The “post workout window” has always received a lot of attention from athletes and health and fitness enthusiasts alike. Should you slam down a protein shake immediately? How much protein? What about simple sugars? Should you avoid fat? All these questions you likely have asked or been asked if you are a strength and conditioning coach. In order to get the most out of your workout and and continue to progress, nutrition is absolutely imperative. But what if I told you the best thing to eat post-work is nothing at all!
The basics of nutrition is and always will be calories in vs. calories out. If you want to gain weight, consume more calories than your burn. If you want to lose weight, consume less calories than you burn. It is only when these fundamental understandings are in place that you can specify your diet to your personal needs and goals. That being said, if you wish to gain weight, it is probably necessary to consume 5-7 meals a day. On the other hand, if you you wish to lose weight you can either consume less meals or more frequent, smaller meals. However, the timing of the meals you consume is less important than the amount of food you consume. In the pyramid of nutrition, caloric content is the base! Knowing this will allow you to take full advantage of the “anabolic window” after a strenuous strength and conditioning workout.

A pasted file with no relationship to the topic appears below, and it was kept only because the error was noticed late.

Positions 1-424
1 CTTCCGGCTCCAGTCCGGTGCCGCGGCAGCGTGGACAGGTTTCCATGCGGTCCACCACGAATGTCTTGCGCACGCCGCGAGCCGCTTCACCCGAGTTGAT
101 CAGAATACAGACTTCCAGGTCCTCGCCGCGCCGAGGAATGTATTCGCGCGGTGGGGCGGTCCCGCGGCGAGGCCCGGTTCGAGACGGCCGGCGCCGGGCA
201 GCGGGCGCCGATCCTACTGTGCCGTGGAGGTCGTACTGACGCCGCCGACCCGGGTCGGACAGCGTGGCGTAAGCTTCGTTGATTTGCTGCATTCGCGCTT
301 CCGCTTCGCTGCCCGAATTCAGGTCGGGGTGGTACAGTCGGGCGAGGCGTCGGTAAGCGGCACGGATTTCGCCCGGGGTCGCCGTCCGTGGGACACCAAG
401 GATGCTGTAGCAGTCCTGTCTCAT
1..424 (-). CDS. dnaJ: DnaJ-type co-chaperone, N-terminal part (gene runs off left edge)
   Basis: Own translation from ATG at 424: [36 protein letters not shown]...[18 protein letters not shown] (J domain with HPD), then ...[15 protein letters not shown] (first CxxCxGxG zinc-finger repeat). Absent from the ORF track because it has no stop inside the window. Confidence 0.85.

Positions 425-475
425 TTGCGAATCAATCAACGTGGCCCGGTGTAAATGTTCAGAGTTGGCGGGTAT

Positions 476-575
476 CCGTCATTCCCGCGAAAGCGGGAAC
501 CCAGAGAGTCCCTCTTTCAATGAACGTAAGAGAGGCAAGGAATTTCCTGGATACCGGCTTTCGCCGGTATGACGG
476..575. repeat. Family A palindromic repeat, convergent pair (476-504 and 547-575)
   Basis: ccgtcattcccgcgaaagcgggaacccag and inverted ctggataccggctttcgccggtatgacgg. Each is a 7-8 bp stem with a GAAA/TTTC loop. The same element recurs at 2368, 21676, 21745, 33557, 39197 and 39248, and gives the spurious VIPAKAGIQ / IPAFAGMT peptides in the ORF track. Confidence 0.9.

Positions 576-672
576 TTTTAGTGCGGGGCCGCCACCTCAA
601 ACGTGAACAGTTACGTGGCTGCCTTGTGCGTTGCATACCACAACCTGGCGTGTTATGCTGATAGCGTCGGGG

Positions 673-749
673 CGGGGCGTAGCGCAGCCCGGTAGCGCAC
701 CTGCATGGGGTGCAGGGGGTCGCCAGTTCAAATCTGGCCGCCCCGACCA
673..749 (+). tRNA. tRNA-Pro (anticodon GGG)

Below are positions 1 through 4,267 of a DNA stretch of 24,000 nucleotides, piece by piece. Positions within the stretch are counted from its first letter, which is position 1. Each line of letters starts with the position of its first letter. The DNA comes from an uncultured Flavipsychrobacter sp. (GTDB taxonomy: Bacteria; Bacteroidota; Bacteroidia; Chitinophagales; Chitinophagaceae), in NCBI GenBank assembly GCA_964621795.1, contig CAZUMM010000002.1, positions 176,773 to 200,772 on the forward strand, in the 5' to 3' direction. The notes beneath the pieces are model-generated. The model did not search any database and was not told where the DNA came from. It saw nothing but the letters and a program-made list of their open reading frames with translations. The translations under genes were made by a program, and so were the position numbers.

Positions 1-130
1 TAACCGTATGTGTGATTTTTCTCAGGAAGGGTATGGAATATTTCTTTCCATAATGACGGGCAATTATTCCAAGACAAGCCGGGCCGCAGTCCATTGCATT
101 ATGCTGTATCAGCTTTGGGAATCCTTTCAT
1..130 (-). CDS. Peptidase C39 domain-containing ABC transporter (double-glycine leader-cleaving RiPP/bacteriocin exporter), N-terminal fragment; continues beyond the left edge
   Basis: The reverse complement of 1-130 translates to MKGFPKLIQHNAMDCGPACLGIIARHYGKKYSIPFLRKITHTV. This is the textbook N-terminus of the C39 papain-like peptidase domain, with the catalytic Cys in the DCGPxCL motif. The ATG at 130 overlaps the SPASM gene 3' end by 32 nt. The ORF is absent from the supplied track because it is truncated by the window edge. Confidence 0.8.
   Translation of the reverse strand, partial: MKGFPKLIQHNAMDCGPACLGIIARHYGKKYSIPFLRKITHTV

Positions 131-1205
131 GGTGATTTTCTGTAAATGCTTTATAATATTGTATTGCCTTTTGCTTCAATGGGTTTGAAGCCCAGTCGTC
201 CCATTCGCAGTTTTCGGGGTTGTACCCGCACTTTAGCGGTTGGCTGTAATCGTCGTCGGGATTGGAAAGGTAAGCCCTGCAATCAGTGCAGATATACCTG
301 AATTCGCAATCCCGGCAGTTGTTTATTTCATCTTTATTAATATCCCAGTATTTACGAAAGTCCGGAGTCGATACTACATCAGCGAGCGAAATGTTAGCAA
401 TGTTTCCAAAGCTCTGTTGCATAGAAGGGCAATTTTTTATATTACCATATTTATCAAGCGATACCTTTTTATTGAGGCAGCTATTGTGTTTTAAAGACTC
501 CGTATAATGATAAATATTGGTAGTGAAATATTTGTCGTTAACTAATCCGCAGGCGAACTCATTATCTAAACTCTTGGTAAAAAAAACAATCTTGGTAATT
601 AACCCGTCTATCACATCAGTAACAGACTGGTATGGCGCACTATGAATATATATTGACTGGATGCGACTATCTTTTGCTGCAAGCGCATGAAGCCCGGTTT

The Post-Workout “Anabolic Window”
If you have spent any amount of time in the gym, reading fitness magazines, or online, you’ve probably heard of the post-workout anabolic window. The period of heightened absorption, utilization, and ultimately gains is said to occur during this brief period. But when looking at the post-workout period a bit more in depth, you may be surprised. Protein synthesis has been shown to increase for approximately 48 hours post-workout, with levels nearly doubled at 24 hours. This means that your ability to increase lean muscle mass is optimized following your workout, but not just for a couple hours. During this heightened period of protein synthesis, you should be consuming the needed calories to either gain or lose weight. The amino acids that comprise protein rich foods are directly responsible for the building blocks of skeletal muscle. Anyone wishing to put on extra lean muscle mass must increase protein intake. However, don’t forget the important roles of both carbohydrates and fats. Carbohydrates are stored as muscle glycogen and will be the fuel source for all upcoming high intensity exercises, practices, and competitions. Fats have many benefits of regulation including hormonal regulation as well as being the most calorically dense of the macronutrients at 9 calories/gram.